2. Jen Holt says

    I’m an adult that has some kind of mental disability all my life but it has been unnoticed though. I have a short attention span. I also can’t learn certain things at all. I can’t process some things.How would I get evaluated for this? I can’t learn things like dancing and throwing a football. Thanks for your help

    • LDA of America says

      It sounds like you might first want to go to your physician to determine if you might have ADD. The physician can diagnose this and can probably direct you to someone in your area who might do more specific testing for your processing concerns. If you live in an area where there is a college that teaches people to give LD assessments, you might be able to get tested there at a reduced cost. If not, you might contact your local vocational rehabilitation services to see if they can help. Check out LDAs information sheet on assessment here: https://ldaamerica.org/adult-learning-disability-assessment-process/. Good luck!

  3. I am 52 and was always in the special group fro reading and writing at school for as long as I can remember . I have never been diagnosed with anything. I struggled in school but always tried my hardest. I just always believed I was stupid not like my peers who always had the answers to everything .
    I went back to school in Uk to do hairdressing at 35 and began to realize there was something wrong as I couldn’t understand the coloring process and charts as well or as quickly as everyone else.
    I got there in the end and had a happy life hairdressing . However I am now in The USA and being asked to do a theory and practical exam to get my license. I have always suffered from terrible anxiety during exams. I have been trying desperately to study but I can’t retain any information. I know something is wrong and wondered if I found out why I can’t learn it may help me after all theses years of anxiety in issues of my life.
    What and where would you advise me to go ? And will it be expensive?

    • LDA of America says

      I suggest some testing and study strategies to help with retaining information, as well as helping you increase your ability to demonstrate your outcomes (tests). Many YouTube videos, applications, etc. are available for free. Another suggestion is to take a study skills class at a local community college, which is minimal cost but provides very beneficial strategies.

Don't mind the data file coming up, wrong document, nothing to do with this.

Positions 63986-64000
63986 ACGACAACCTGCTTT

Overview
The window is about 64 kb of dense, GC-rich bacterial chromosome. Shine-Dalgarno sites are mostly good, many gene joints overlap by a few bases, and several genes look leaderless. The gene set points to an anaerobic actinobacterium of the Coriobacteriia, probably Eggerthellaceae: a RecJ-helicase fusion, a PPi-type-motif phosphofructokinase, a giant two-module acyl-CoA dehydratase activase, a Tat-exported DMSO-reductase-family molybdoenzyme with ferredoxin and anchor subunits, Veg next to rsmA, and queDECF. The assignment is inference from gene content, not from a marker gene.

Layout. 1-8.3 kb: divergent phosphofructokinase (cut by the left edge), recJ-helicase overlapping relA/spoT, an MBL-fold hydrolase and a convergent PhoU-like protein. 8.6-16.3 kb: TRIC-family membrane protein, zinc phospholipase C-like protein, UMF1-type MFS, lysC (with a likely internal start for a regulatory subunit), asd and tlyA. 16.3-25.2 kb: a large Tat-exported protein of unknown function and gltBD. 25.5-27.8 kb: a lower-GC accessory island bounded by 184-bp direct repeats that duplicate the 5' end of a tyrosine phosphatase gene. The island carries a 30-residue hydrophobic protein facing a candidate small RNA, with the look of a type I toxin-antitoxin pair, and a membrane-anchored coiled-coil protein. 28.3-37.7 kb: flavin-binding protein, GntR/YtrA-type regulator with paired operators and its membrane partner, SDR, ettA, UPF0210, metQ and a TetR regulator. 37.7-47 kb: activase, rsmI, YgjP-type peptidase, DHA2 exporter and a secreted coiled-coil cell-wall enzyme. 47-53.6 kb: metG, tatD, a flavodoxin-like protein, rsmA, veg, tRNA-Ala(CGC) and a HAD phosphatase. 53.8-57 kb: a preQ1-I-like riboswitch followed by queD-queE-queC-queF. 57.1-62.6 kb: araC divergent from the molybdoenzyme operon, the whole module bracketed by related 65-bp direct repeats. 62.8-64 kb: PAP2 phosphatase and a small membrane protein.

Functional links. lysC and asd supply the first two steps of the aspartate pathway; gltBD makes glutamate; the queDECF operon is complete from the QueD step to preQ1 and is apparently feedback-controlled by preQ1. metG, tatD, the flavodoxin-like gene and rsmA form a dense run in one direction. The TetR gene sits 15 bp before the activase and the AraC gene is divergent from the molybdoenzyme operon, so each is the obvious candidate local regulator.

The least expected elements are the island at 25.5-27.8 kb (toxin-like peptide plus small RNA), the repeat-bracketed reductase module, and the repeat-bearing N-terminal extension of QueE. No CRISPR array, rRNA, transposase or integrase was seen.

4. COLLEEN WALTERS says

    I have been trying to go back to school for the longest time each time I try I realize I can’t keep up with the class or have an understanding, was in a class today and I left because of me no grasping on to anything that was being said into class I do realize I have short term memory of things, studied for the citizenship test and can’t believed I failed I do know the answers but when its time to do so my mind went blank I’m a very slow learner I need some help please tell me where I can get the help to see how I can learn at the level I am now.

    • LDA of America says

      If you have current (within 3 years) documentation of a learning disability – which often includes the need for extra time to process information – you can request testing accommodations through your schools Disability Support Services office. You can find information about how to do that at https://ldaamerica.org/adult-learning-disability-assessment-process/. Once you have completed the evaluation, you can apply for testing accommodations when you register to take a test. You will also need to request accommodations for classes, so you should contact the school’s Disability Support Services office to talk with them about how to do that. There are several articles that will help you with that process at https://ldaamerica.org/category/post-secondary-options/.

  5. Deanna Benetz says

    I am a concerned mom of an 18 yr old. I have always wondered if he has some sort of learning disability or developmental disability. He was born premature at 31 weeks. We had people coming into our home when he was young and up to age of 6. Then it just stopped. I am concerned now that i am aging and he is a senior in high school that he will need some guidance in life once i am not able to help him. Is he to old to be evaluated, i don’t know where to begin to get him help. I just want to help him as much as i can and make sure that he will be ok and be able to succeed once i am gone. Please help.

    • LDA of America says

      It is NOT too late to have your son evaluated! There’s information about learning disability evaluations at https://ldaamerica.org/adult-learning-disability-assessment-process/. The information includes what an assessment entails, who can do the assessment and how to find affordable resources for testing, and questions to ask the evaluator before testing begins. If your son does not plan to go to college, be sure to check out the information about Vocational Rehabilitation Services that’s included with the resources on that page. They may be able to provide the assessment as well as help your son find appropriate employment opportunities based on his strengths. Let us know if you need more help as you start this process.

Speak Your Mind

*

This site uses Akismet to reduce spam. Learn how your comment data is processed.